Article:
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Implementing Dynamic memory networks

The Allen Institute for Artificial Intelligence has organized a 4 month contest in Kaggle on question answering. The aim is to create a system which can correctly answer the questions from the 8th grade science exams of US schools (biology, chemistry, physics etc.). DeepHack Lab organized a scientific school + hackathon devoted to this contest in Moscow. Our team decided to use this opportunity to explore the deep learning techniques on question answering (although they seem to be far behind traditional systems). We tried to implement Dynamic memory networks described in a paper by A. Kumar et al. Here we report some preliminary results. In the next blog post we will describe the techniques we used to get to top 5% in the contest.


bAbI tasks

The questions of this contest are quite hard, they not only require lots of knowledge in natural sciences, but also abilities to make inferences, generalize the concepts, apply the general ideas to the examples and so on. The methods based on deep learning do not seem to be mature enough to handle all of these difficulties. On the other hand these questions have 4 answer candidates. That’s why, as was noted by Dr. Vorontsov, simple search engine indexed on lots of documents will perform better as a question answering system than any “intelligent” system.

But there is already some work on creating question answering / reasoning systems using neural approaches. As another lecturer of the DeepHack event, Tomas Mikolov, told us, we should start from easy, even synthetic questions and try to gradually increase the difficulty. This roadmap towards building intelligent question answering systems is described in a paper by Facebook researchers Weston, Bordes, Chopra, Rush, Merriënboer and Mikolov, where the authors introduce a benchmark of toy questions called bAbI tasks which test several basic reasoning capabilities of a QA system.

Questions in the bAbI dataset are grouped into 20 types, each of them has 1000 samples for training and another 1000 samples for testing. A system is said to have passed a given task, if it correctly answers at least 95% of the questions in the test set. There is also a version with 10K samples, but as Mikolov told during the lecture, deep learning is not necessarily about large datasets, and in this setting it is more interesting to see if the systems can learn answering questions by looking at a few training samples.

some of the bAbI tasks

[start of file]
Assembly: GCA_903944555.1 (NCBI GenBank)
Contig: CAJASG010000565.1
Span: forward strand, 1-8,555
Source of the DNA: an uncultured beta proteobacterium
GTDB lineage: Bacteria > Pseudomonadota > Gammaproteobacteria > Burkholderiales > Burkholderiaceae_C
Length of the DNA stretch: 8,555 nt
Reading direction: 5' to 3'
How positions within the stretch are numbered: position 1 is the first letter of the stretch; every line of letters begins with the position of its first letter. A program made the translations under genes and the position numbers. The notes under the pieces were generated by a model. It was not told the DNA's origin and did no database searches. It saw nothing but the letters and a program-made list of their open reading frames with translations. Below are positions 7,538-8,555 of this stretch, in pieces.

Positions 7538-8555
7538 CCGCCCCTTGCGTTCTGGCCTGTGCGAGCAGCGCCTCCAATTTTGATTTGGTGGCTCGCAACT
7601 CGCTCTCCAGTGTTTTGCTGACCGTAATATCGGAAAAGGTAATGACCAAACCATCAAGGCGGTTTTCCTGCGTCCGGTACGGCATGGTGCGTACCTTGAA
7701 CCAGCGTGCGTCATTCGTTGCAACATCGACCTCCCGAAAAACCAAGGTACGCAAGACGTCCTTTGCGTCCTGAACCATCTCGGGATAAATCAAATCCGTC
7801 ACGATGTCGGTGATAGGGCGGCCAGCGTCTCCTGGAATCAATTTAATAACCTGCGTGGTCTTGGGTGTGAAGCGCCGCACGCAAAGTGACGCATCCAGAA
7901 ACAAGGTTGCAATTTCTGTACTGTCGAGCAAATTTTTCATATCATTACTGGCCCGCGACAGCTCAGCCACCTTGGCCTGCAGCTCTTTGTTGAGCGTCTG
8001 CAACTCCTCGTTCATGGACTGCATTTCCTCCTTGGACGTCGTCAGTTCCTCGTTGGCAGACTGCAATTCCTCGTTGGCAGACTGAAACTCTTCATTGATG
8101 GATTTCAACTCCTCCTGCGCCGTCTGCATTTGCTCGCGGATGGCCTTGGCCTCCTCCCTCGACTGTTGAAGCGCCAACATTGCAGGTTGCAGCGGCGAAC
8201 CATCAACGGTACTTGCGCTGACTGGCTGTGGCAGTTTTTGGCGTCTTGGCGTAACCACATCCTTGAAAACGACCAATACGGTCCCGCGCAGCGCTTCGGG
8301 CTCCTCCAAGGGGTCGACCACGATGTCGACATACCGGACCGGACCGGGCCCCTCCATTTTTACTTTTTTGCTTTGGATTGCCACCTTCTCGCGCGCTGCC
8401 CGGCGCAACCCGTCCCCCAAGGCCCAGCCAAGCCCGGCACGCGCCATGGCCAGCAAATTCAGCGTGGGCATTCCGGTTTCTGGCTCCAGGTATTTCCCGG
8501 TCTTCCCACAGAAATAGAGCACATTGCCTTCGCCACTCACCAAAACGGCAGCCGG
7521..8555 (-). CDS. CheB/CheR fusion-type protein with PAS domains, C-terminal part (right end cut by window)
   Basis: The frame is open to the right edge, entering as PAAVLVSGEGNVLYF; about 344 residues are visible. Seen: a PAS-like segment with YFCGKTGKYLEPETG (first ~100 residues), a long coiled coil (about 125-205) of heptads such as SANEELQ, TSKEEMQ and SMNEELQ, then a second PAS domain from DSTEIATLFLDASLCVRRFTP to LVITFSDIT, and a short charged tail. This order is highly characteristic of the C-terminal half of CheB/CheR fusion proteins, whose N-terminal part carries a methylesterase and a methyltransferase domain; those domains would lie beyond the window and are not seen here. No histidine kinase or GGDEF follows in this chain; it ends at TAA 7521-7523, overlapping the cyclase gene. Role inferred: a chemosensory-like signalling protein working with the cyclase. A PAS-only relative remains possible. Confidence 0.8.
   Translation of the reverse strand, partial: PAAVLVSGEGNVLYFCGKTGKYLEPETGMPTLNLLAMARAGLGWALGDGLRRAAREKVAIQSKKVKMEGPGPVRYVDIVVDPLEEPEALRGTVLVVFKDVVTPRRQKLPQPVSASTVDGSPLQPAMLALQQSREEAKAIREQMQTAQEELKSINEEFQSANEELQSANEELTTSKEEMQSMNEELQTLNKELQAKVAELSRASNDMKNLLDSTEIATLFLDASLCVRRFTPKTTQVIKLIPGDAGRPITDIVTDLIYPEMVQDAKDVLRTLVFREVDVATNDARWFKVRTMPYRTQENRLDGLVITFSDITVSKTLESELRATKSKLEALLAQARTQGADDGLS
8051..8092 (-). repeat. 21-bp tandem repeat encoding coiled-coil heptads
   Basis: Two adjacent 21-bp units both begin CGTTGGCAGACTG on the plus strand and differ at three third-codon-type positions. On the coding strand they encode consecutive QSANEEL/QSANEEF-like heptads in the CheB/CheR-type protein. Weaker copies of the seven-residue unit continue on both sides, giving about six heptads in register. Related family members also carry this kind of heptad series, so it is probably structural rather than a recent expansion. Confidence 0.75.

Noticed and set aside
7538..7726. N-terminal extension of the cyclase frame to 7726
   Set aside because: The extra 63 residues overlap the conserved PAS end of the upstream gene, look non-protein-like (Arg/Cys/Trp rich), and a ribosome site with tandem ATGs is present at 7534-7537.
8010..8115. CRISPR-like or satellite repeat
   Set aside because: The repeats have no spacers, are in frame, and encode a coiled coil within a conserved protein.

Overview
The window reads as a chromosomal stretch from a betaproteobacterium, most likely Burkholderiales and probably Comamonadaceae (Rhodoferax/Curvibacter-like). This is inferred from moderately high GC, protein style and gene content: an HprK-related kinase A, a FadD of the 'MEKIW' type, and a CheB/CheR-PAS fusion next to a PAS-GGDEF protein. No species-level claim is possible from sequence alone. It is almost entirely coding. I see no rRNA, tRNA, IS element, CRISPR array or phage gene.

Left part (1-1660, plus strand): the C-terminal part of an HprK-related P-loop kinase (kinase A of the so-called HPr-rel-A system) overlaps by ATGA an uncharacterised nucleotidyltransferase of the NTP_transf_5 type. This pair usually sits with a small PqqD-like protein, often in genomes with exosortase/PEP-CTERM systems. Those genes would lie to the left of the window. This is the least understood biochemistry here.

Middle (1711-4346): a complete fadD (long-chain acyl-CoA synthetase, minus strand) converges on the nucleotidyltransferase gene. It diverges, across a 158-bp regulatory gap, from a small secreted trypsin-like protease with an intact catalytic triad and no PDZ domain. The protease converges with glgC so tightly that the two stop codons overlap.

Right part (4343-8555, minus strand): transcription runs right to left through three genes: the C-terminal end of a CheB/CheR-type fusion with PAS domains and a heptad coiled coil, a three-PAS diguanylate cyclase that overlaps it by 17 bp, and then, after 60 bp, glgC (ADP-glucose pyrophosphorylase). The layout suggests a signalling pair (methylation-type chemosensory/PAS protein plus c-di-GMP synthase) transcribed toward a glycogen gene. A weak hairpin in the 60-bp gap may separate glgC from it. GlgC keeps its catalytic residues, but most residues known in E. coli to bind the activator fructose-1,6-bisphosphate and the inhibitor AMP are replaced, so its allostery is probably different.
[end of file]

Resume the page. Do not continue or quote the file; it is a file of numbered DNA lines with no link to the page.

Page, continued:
some of the bAbI tasks
Some of the bAbI tasks. More examples can be found in the paper.

Memory networks

bAbI tasks were first evaluated on an LSTM-based system, which achieve 50% performance on average and do not pass any task. Then the authors of the paper try Memory Networks by Weston et al. It is a recurrent network which has a long-term memory component where it can learn to write some data (the input sentences) and read them later.

bAbI tasks include not only the answers to the questions but also the numbers of those sentences which help answer the question. This information is taken into account when training MemNN, they not only get the correct answers but also an information about which input sentences affect the answer. Under this so called strongly supervised setting “plain” Memory networks pass 7 of the 20 tasks. Then the authors apply some modifications to them and pass 16 tasks.

End-to-end memory networks
The structure of MemN2N from the paper.

We are mostly interested in weakly supervised setting, because the additional information on important sentences is not available in many real scenarios. This was investigated in a paper by Sukhbaatar, Szlam, Weston and Fergus (from New York University and Facebook AI Research) where they introduce End-to-end memory networks (MemN2N). They investigate many different configurations of these systems and the best version passes 9 tasks out of 20. Facebook’s MemN2N repository on GitHub lists some implementations of MemN2N.

Dynamic memory networks

Another advancement in the direction of memory networks was made by Kumar, Irsoy, Ondruska, Iyyer, Bradbury, Gulrajani and Socher from Metamind. By the way, Richard Socher is the author of an excellent course on deep learning and NLP at Stanford, which helped us a lot to get into the topic. Their paper introduces a new system called Dynamic memory networks (DMN) which passes 18 bAbI tasks in the strongly supervised setting. The paper does not talk about weakly supervised setting, so we decided to implement DMN from scratch in Theano.

High-level structure of DMN
High-level structure of DMN from the paper.

Semantic memory

The input of the DMN is a sequence of word vectors of input sentences. We followed the paper and used pretrained GloVe vectors and added the dimensionality of word vectors to the list of hyperparamaters (controlled by the command line argument --word_vector_size). DMN architecture treats these vectors as part of a so called semantic memory (in contrast to the episodic memory) which may contain other knowledge as well. Our implementation uses only word vectors and does not fine tune them during the training, so we don’t consider it as a part of the neural network.

Input module

The first module of DMN is an input module that is a gated recurrent unit (GRU) running on the sequence of word vectors. GRU is a recurrent unit with 2 gates that control when its content is updated and when its content is erased. The hidden state of the input module is meant to represent the input processed so far in a vector. Input module outputs its hidden states either after every word (--input_mask word) or after every sentence (--input_mask sentence). These outputs are called facts.